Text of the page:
Sunday, 9 May 2010

Radically open church - Holding in rage

A friend died. It was not an easy death, she still had young and needy children. Their father in some other country across an ocean appeared for occasional summer holidays. She struggled to survive but the cancer was strong in her beautiful and vital body. There were no beautiful moments of reconciliation, just preparation for the inevitable worst and requests to look after the children.
Her dying was part of those of us around her. I remember the beautiful fragile translucence of her skin as painkiller was injected. That terrible intimacy of the needle which brings pain and relief. The injecting she could not do alone, that at least could be shared.

She asked us to keep someone away from her funeral, a person who had behaved badly towards her in practical petty and real ways. We didn't manage of course to exclude this person or even to have a quiet word with them beforehand. Our grief was too acute. I remember it was early springtime and as I preached at the funeral I thought of Susan Hill's wonderful book "in the Springtime of the Year" - unknown of course to the francophone congregation. At the end of the service our friend's "enemy" made a point of coming and speaking with me - they really wanted to be seen to talk with "the minister". It probably wasn't conscious this trying to achieve absolution by talking to the cleric, but I recognized in that moment just how much rage I was containing as I remained civil and in role. I listened to this person's pointless platitudes (you may note that civil as I may have been I did not refrain from judgement!) and felt as though I was betraying the friend I had only just placed in her grave.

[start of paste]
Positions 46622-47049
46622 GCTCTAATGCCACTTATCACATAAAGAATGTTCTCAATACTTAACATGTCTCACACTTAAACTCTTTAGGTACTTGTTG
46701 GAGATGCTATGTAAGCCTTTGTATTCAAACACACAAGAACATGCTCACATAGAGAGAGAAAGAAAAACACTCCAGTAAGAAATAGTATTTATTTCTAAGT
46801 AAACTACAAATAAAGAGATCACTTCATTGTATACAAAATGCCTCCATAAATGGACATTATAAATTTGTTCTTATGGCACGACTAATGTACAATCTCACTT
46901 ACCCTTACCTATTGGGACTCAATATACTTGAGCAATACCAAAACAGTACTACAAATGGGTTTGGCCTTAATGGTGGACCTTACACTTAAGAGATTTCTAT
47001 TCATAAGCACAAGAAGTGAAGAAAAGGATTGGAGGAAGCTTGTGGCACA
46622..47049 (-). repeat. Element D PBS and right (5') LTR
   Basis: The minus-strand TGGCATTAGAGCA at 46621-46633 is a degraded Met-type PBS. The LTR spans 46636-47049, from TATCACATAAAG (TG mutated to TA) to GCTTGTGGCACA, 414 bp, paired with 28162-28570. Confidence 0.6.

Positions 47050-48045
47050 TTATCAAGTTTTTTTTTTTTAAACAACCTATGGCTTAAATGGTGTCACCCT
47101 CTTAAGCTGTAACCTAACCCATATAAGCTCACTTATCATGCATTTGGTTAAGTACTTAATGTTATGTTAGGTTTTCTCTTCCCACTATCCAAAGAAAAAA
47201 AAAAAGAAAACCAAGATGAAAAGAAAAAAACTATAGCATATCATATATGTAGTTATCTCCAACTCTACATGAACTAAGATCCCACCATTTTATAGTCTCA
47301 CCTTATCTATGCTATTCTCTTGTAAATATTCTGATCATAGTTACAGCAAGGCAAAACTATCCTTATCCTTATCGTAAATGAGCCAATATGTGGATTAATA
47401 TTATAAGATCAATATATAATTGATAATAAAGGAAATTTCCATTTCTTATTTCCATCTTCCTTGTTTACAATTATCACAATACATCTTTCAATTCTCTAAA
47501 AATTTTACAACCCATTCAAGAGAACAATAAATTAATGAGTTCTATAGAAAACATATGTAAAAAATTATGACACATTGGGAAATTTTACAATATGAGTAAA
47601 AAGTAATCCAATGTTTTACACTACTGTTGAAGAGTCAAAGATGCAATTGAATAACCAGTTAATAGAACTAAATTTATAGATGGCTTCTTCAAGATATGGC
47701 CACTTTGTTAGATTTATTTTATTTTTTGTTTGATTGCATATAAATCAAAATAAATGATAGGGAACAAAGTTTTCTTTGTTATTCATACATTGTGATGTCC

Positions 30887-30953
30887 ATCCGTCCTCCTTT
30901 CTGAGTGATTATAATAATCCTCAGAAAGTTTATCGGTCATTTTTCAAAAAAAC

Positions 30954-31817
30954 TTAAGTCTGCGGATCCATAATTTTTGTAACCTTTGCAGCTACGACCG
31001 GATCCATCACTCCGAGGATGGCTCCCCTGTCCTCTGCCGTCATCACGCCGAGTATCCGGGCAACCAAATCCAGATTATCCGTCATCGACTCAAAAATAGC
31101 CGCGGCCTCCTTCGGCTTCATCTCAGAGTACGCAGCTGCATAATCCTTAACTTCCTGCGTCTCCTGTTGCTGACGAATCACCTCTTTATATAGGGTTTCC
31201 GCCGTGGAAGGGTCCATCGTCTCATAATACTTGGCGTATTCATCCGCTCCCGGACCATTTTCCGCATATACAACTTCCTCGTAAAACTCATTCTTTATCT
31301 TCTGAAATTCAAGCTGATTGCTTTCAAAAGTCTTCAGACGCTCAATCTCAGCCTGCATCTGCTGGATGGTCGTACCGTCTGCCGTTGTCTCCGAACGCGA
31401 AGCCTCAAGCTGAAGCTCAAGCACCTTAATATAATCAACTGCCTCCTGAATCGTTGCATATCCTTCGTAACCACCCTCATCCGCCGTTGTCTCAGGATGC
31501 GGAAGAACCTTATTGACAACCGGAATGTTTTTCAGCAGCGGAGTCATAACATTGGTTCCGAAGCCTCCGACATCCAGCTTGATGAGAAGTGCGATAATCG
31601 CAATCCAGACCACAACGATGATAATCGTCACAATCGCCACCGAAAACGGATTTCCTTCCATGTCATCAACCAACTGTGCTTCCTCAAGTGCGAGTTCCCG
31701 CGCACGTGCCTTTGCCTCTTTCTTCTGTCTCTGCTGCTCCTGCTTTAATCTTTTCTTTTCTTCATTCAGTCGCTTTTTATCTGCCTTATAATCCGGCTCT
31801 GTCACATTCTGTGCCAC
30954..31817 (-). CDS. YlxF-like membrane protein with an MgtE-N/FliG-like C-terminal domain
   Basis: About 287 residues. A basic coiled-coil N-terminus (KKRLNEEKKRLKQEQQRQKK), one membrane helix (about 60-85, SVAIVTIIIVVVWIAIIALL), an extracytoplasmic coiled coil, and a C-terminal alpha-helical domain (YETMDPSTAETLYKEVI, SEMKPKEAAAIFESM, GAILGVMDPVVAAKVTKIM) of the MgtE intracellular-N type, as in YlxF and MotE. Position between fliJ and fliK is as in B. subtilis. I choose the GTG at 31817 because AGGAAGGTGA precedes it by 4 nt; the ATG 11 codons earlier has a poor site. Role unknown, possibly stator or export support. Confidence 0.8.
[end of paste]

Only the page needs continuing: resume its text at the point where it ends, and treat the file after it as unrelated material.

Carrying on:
Only now many years later do I realise that I would not want to exclude anyone ever from church, let alone from a funeral. All of us will know grief in our lives - it is not life if it does not know grief - all of us need to be welcomed at those times, Being radically open means that you may find yourself singing and praying to God with your enemy sitting next to you. You trust in some way that God can hold all of these conflicting versions of truth and reality together, because you know that you cannot, even if we all try to hear the insistent call to reconciliation.

And of course in the end who am I to throw the first stone? It was not the "holy" people who worried about excluding an enemy from the funeral, but an ordinary non-church family who took in the children and provided a home for them. Simply and straightforwardly.
I think it's called love. It's what the gospel is about but theologians like me often worry about whether we've got our thinking about love sorted out and forget to just get on and practise it in humility, simplicity and joy.
May God forgive me.


Dr B said...

Another powerful post!

Jane said...

thanks Dr B - however you're the one with the gold medal